Text excerpted from Dorie’s Cookies ©2016 by Dorie Greenspan. Reproduced by permission of Ru…
The cover of cookbook author and columnist Dorie Greenspan’s cookbook Dorie’s Cookies features her infamous chewy and salty shortbread “World Peace Cookie.” The chocolate-laden treat is set in stark relief from the image’s almost iridescent purple background; each sweet crevice gleams, begging to be bitten. The image — one of many eye-catchers in this volume of more than 160 cookie recipes — hints at the nostalgia of mid-20th-century food photography, while also establishing a bold aesthetic to reveal the most subtle details of each cookie’s finer points.
A four-time James Beard Award-winning author, Greenspan has authored or co-authored 12 cookbooks. She also writes an “Everyday Dorie” column for The Washington Post, splitting her time between Westbrook, Paris and New York. Her love of cookies is as monumental as the Dorie’s Cookies cover image suggests, measuring more than 300 recipes deep.
By Dorie Greenspan, photography by Davide Luciano
Houghton Mifflin Harcourt Publishing Company
2016, 528 pages
Writing with the ease and charm of a seasoned hostess at a holiday party, Greenspan’s recipes are often as entertaining as they are compelling and tasty. Kindness, gratitude and joy are themes that permeate her discussions around food and cooking in general, but perhaps most especially when the topic turns to cookies.
Cookies, Greenspan believes, can serve as a kind of currency of kindness. “It’s so easy to make people happy,” she said in a recent podcast interview with Radio Cherry Bombe. “As bakers, we never really bake for ourselves. All of a sudden, I thought … let’s do what we always do, which is bake and share.”
To this end, Greenspan has launched her Instagram #cookiesandkindness project, encouraging bakers to share cookies “as a singular act of kindness.”
Whether or not you are inclined to give your cookies away, Dorie’s Cookies is likely to inspire lots of bookmarks — always the measure of any enduring cookbook.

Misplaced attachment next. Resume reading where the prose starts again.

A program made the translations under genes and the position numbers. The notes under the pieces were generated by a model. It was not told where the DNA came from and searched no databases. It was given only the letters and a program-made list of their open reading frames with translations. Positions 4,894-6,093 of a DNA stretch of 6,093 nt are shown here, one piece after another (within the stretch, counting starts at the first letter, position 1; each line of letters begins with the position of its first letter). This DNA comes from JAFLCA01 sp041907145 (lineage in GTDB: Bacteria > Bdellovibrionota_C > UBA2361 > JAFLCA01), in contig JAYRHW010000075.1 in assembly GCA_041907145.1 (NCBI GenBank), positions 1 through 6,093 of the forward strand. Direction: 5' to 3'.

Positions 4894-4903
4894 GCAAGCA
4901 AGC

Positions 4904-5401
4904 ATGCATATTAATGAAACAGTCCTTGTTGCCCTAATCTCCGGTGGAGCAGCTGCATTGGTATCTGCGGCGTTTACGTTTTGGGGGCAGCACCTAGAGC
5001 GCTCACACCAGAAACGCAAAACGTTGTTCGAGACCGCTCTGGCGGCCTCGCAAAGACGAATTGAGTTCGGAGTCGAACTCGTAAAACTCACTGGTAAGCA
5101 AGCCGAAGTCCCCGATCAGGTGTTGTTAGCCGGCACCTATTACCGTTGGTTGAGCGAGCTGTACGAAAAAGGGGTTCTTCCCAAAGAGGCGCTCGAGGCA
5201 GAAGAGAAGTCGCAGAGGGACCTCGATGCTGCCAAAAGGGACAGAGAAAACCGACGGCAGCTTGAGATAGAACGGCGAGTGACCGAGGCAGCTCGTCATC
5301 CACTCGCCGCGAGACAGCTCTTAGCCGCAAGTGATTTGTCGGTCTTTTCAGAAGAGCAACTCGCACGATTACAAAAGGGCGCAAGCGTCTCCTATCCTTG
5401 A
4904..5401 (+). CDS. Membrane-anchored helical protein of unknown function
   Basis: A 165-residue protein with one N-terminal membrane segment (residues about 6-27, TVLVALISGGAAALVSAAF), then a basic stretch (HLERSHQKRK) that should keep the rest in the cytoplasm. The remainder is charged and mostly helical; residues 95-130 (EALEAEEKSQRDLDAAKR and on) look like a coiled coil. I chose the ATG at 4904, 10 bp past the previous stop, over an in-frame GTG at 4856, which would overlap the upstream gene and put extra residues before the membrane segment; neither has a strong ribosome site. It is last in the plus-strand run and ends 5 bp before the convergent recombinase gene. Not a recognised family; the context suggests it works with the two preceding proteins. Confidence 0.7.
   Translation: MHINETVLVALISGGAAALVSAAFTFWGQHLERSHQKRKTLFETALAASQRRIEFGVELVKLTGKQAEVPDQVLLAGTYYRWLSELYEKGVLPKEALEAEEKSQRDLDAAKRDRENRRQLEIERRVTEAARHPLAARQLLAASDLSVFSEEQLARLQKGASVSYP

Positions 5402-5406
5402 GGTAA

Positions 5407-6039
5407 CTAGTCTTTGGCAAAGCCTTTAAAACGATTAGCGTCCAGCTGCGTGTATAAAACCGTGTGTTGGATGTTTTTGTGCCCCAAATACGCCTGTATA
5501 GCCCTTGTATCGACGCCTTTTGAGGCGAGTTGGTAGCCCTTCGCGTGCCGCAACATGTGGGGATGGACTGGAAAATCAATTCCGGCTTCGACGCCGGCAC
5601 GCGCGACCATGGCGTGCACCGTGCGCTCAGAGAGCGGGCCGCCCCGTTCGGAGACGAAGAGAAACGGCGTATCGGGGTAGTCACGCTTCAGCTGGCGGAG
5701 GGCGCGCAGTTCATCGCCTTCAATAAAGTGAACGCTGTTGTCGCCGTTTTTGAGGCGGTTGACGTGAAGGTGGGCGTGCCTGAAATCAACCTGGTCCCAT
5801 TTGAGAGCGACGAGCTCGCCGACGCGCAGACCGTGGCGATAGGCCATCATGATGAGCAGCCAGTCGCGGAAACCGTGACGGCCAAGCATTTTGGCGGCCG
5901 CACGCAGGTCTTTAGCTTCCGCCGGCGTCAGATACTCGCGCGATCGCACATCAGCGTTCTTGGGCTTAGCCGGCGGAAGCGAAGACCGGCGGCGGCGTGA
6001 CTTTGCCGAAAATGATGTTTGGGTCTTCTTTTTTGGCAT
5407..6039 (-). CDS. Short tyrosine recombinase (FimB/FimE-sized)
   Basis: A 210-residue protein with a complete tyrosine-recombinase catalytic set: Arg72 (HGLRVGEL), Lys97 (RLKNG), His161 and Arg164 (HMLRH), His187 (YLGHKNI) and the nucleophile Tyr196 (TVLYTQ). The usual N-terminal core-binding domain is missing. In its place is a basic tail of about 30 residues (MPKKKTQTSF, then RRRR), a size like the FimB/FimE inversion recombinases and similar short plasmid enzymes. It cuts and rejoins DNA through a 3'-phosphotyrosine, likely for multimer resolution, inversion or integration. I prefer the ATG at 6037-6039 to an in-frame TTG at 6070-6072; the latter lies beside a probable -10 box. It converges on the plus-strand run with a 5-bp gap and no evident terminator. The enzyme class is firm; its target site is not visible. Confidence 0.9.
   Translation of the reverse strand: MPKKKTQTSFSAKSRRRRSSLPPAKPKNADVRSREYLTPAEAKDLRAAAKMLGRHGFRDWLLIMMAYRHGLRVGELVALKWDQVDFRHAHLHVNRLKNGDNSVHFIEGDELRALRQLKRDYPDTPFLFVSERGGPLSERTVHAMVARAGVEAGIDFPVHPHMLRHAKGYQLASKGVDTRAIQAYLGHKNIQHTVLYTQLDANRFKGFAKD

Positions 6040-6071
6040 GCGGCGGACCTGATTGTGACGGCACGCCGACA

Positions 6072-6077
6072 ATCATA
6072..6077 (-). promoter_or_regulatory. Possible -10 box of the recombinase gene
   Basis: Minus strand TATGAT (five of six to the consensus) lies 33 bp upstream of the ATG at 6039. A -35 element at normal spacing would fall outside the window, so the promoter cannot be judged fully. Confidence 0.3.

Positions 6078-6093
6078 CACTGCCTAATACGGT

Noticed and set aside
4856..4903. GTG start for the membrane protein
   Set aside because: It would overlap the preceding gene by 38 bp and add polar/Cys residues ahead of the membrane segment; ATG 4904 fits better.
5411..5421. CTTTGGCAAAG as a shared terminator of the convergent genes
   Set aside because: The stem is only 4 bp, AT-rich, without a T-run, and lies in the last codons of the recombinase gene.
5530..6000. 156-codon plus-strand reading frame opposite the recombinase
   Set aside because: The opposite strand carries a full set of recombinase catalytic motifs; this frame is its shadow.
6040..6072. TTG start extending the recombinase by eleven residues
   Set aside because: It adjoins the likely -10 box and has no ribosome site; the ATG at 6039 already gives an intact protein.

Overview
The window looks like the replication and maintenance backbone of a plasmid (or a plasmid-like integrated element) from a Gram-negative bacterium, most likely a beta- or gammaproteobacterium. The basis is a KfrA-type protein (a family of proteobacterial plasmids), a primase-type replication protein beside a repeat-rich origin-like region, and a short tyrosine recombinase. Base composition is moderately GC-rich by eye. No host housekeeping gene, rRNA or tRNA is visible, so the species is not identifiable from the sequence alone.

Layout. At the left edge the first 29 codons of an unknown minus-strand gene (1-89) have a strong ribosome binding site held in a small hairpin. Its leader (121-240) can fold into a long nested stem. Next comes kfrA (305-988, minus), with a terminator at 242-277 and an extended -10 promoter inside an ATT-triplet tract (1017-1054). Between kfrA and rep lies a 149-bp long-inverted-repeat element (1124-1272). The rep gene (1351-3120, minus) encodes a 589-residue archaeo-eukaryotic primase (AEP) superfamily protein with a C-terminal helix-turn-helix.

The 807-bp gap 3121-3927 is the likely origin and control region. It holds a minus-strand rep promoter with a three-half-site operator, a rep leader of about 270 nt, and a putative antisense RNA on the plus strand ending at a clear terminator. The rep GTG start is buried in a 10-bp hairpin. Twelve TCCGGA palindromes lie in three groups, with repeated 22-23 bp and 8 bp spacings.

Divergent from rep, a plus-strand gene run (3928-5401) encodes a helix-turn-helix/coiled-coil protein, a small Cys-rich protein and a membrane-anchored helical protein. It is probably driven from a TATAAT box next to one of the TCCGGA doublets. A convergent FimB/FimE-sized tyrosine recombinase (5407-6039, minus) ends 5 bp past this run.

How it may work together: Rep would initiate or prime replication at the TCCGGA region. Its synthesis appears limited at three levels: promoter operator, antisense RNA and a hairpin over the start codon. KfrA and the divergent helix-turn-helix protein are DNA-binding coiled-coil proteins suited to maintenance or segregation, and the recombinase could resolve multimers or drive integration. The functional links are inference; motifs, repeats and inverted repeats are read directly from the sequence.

It is by turns a practical guide to the most elemental aspects of baking, and a treasure trove of recipes from ever-so-slightly tweaked classics like chocolate chip (nutmeg and coriander!) and classic brownies (buy the Valrhona cocoa). There are also a variety of savory never-before-imagined-as-a-cookie recipes, such as the Old Bay pretzel-and-cheese “cocktail” cookie.
Nutty, spicy, fruity, chocolatey, sweet or savory, there are a wealth of options in Dorie’s Cookies for bakers of every level and cookie sensibility.
It’s also just a fun book to ogle.
Greenspan’s previous books utilized lovely, albeit more traditional, approaches to photography and design. Dorie’s Cookies is a definite departure into the decidedly contemporary photographic sensibility of the New York-based husband-and-wife team, photographer Davide Luciano and stylist Claudia Ficca.
Luciano has a background in film, and many of the couple’s whimsical collaborative efforts embrace a hyper-chromatic and narrative approach to image-making.
Greenspan has described the photographic aspect of the cookbook as an enjoyable group of weeks when the trio would work, eat, discuss, celebrate and press on, day after day. The resulting photographs for the book are vivid compositions that rely on graphic juxtapositions of color and a flawless command of lighting. The images meticulously illustrate the essence of what has allowed each cookie to make the three “Purple Star” cut — Greenspan’s personal code for the best of the best.
My kids, particularly my 3-year-old son, were enchanted by the ooey, gooey details revealed in this collection of photographs. As we flipped through the pages, I explained the #cookiesandkindness idea to them; it was an easy sell.
After perusing their options, they settled on the “Melody” cookie, a replication of a chocolate Nabisco cookie of yore. With only six ingredients and a pink stand mixer, they managed to measure, mix, cut, bake and wrap nearly 20 cookies.
The first package, a gift to our beloved mailman, was met with a huge smile on an otherwise dreary, rainy January afternoon. “You guys are the best,” he said, taking the little foil-wrapped bundle.
I think the gesture helped us all to remember that sometimes, even the smallest acts of kindness can linger like the taste of a chocolate chip cookie, warm and sweet.